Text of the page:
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wardrobe consulting

a mindful shopping evolution

a mindful shopping evolution

I don't really have to shop anymore. Don't get me wrong, I still buy clothes whenever I need them, but I don't have to go out on expeditions any more or just browse for that thing I didn't know I needed until I saw it. Over the last few years, I've learned a lot about my style, my preferences, and what works for my lifestyle and I know from past experience will actually get worn.

saint louis personal shopper

I keep a running list of what I'm looking for at any point in time. When I see something that fits the bill, is high quality, and a good price, I just get it. Unlike most other things in my life, I don't feel guilt about it. 

Example: before I was pregnant, I had a pair of black Paige jeans, which were a pretty useful wardrobe staple. These jeans were great and super comfy, but they had ankle zips (lesson learned: don't buy pants with ankle zips, it limits the type of shoes you can wear with them). I sold those (lesson learned: if you buy good quality, you can usually get some money back when you get rid of them), and kept my eye out for another pair. While I was looking, and while my body adjusted to having created a human, I wore a cheap pair of black jeans from Old Navy that served a transitional purpose. I decided that this summer, at the Nordstrom anniversary sale, I'd see if I could finally replace that pair of black denim. I tried on a few pairs, the AGs were amazing, on sale for a good price, and the decision had already been made. Easy.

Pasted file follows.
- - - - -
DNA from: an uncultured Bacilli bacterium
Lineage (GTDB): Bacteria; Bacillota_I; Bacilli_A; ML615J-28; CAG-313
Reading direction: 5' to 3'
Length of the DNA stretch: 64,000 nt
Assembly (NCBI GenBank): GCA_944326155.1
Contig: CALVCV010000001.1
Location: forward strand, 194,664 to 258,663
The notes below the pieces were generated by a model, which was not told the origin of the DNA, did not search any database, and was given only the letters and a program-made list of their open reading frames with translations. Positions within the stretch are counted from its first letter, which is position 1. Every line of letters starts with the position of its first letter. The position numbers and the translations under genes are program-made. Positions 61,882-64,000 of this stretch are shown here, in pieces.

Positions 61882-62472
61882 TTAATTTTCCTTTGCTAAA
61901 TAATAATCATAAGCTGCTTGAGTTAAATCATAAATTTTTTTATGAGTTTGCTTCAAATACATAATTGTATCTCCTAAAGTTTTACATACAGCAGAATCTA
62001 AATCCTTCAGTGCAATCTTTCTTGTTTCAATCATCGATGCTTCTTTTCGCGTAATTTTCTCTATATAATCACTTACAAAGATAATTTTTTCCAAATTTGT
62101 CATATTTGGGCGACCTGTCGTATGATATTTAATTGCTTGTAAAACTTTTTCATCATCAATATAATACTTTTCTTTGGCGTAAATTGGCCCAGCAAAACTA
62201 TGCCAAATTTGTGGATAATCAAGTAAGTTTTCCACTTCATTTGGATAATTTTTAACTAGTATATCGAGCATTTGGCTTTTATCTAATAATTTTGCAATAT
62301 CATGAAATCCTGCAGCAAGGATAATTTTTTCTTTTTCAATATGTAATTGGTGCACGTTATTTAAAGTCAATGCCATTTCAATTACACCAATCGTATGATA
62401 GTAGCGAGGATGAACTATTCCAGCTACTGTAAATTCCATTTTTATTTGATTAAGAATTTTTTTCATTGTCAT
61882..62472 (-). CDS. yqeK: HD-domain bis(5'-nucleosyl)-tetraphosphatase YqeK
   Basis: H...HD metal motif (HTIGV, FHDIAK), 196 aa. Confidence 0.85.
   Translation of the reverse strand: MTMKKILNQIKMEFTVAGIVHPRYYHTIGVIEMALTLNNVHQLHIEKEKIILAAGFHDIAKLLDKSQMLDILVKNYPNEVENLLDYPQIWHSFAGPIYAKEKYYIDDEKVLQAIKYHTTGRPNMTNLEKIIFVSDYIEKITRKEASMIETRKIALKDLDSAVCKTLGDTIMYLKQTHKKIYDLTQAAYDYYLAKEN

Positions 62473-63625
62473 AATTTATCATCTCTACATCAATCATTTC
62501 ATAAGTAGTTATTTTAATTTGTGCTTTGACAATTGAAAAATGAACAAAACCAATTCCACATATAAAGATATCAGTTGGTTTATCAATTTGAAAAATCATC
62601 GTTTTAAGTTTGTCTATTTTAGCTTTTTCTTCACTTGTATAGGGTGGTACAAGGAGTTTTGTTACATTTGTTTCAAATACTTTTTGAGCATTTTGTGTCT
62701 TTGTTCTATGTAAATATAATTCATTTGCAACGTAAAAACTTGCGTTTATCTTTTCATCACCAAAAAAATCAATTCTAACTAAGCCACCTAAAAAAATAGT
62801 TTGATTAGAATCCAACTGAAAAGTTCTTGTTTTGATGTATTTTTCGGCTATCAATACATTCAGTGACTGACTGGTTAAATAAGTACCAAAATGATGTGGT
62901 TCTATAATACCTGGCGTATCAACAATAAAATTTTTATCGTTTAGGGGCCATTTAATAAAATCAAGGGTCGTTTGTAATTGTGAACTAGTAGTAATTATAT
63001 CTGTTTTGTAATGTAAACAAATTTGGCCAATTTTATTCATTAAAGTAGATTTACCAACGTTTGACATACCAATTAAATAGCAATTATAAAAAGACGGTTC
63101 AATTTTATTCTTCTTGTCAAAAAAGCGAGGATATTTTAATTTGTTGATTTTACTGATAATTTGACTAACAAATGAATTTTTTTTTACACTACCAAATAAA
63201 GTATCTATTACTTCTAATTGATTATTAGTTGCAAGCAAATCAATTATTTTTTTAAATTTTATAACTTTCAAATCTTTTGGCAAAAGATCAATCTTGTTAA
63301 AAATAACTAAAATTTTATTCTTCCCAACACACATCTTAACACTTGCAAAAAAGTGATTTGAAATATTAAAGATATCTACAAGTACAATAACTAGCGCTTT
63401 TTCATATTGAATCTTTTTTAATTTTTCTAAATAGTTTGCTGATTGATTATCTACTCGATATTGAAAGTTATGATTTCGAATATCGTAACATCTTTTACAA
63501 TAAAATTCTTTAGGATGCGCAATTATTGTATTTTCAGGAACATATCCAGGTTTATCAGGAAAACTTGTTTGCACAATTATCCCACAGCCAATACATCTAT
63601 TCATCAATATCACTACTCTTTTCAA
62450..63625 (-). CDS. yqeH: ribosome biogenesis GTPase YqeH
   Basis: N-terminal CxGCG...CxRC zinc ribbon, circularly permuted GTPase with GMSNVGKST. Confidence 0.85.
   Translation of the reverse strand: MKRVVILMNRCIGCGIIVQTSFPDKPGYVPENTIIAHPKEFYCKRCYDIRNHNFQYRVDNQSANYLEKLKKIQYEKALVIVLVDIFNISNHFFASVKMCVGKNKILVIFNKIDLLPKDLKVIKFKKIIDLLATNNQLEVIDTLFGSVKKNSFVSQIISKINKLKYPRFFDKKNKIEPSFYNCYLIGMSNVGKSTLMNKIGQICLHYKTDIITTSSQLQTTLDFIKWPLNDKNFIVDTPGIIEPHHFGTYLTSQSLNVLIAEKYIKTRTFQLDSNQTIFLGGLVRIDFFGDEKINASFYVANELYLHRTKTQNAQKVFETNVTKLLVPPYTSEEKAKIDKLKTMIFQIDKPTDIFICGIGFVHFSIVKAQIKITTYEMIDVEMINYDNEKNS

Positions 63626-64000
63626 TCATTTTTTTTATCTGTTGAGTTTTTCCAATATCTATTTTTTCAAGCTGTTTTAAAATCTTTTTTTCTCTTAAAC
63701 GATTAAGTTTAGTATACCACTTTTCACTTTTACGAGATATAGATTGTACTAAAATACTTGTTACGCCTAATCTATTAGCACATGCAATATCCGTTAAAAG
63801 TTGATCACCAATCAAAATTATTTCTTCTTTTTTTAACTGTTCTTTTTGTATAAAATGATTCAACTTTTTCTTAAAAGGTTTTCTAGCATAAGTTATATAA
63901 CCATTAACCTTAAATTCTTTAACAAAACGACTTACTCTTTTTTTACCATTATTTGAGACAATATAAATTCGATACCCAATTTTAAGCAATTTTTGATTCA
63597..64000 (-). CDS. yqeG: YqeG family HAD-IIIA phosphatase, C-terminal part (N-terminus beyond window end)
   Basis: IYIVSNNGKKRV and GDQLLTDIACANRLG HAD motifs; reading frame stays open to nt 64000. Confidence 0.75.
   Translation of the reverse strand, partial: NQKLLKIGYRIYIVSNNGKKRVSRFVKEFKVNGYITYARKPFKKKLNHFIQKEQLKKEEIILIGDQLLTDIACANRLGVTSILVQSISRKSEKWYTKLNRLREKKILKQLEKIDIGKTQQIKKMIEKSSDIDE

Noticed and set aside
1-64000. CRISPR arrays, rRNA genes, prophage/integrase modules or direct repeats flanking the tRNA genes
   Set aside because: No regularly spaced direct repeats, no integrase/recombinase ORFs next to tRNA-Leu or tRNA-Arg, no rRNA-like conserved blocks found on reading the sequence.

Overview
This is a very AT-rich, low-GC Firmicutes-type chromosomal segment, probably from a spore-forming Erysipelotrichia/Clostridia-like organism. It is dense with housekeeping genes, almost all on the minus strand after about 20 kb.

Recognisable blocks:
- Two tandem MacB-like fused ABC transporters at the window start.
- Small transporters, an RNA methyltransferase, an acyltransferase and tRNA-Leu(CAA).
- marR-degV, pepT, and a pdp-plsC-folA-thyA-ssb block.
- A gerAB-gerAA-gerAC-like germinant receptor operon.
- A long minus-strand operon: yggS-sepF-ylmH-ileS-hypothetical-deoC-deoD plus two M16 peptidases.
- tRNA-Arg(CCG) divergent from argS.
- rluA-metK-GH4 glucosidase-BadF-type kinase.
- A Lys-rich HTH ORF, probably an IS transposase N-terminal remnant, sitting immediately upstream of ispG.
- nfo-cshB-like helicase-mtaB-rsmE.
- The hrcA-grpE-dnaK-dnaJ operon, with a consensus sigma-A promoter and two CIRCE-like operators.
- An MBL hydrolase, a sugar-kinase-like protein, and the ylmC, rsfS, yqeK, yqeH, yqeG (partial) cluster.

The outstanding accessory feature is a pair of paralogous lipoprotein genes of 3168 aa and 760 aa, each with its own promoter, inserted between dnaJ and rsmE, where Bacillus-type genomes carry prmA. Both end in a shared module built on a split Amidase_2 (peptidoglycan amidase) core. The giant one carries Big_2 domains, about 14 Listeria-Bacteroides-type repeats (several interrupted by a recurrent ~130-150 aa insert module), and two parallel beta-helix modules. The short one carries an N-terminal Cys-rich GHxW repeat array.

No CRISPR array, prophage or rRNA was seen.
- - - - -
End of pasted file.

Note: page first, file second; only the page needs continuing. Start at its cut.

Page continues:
The other day, I had a few minutes in between appointments and stopped in at The Vault. I tried on a bunch of things and found a few that had been on my list to be replaced. Since they were resale, it was great quality stuff for Gap prices. The things that worked, I bought. Took 30 minutes, tops. 

I'm certainly not saying that I have it all figured out. I still buy things that I don't need or things that don't hold up as well as I hoped they would (looking at you, Banana Republic cardigan). However, I honestly feel a lot less anxiety around whether I'm making the right decisions when shopping. If only I could find a way to get that feeling about the non-clothes-related decisions in my life! 

So, to keep myself accountable, these are the other things currently on my list: a cool bag that fits my laptop, grey cardigan, lightweight casual fall jacket, and Birkenstocks to replace current ones (hoping to find them on end-of-summer sale). Anything else will have to be super-special to even be considered.